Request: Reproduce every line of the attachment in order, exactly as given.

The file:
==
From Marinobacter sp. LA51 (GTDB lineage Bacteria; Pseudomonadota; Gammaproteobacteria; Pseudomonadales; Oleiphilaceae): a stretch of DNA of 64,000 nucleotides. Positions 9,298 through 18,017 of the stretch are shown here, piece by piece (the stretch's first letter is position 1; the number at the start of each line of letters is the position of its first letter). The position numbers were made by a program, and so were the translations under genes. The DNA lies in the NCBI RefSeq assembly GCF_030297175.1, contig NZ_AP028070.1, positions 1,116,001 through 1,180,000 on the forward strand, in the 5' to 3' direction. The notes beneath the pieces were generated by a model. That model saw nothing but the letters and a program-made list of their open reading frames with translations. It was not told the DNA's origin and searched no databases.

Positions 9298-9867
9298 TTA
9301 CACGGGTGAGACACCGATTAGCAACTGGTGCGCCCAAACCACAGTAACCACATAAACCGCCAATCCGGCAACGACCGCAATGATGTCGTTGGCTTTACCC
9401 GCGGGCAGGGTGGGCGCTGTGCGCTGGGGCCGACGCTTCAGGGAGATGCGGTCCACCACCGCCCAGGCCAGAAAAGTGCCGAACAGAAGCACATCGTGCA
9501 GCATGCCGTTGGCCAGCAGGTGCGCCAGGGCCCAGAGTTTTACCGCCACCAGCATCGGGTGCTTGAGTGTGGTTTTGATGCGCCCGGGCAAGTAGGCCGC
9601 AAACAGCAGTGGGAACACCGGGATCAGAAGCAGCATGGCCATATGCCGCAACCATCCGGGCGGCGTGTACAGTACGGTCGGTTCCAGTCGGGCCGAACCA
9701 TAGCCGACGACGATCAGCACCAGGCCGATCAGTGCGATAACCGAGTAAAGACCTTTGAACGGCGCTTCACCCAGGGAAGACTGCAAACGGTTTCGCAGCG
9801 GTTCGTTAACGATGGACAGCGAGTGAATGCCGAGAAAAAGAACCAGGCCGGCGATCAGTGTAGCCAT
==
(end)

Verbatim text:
From Marinobacter sp. LA51 (GTDB lineage Bacteria; Pseudomonadota; Gammaproteobacteria; Pseudomonadales; Oleiphilaceae): a stretch of DNA of 64,000 nucleotides. Positions 9,298 through 18,017 of the stretch are shown here, piece by piece (the stretch's first letter is position 1; the number at the start of each line of letters is the position of its first letter). The position numbers were made by a program, and so were the translations under genes. The DNA lies in the NCBI RefSeq assembly GCF_030297175.1, contig NZ_AP028070.1, positions 1,116,001 through 1,180,000 on the forward strand, in the 5' to 3' direction. The notes beneath the pieces were generated by a model. That model saw nothing but the letters and a program-made list of their open reading frames with translations. It was not told the DNA's origin and searched no databases.

Positions 9298-9867
9298 TTA
9301 CACGGGTGAGACACCGATTAGCAACTGGTGCGCCCAAACCACAGTAACCACATAAACCGCCAATCCGGCAACGACCGCAATGATGTCGTTGGCTTTACCC
9401 GCGGGCAGGGTGGGCGCTGTGCGCTGGGGCCGACGCTTCAGGGAGATGCGGTCCACCACCGCCCAGGCCAGAAAAGTGCCGAACAGAAGCACATCGTGCA
9501 GCATGCCGTTGGCCAGCAGGTGCGCCAGGGCCCAGAGTTTTACCGCCACCAGCATCGGGTGCTTGAGTGTGGTTTTGATGCGCCCGGGCAAGTAGGCCGC
9601 AAACAGCAGTGGGAACACCGGGATCAGAAGCAGCATGGCCATATGCCGCAACCATCCGGGCGGCGTGTACAGTACGGTCGGTTCCAGTCGGGCCGAACCA
9701 TAGCCGACGACGATCAGCACCAGGCCGATCAGTGCGATAACCGAGTAAAGACCTTTGAACGGCGCTTCACCCAGGGAAGACTGCAAACGGTTTCGCAGCG
9801 GTTCGTTAACGATGGACAGCGAGTGAATGCCGAGAAAAAGAACCAGGCCGGCGATCAGTGTAGCCAT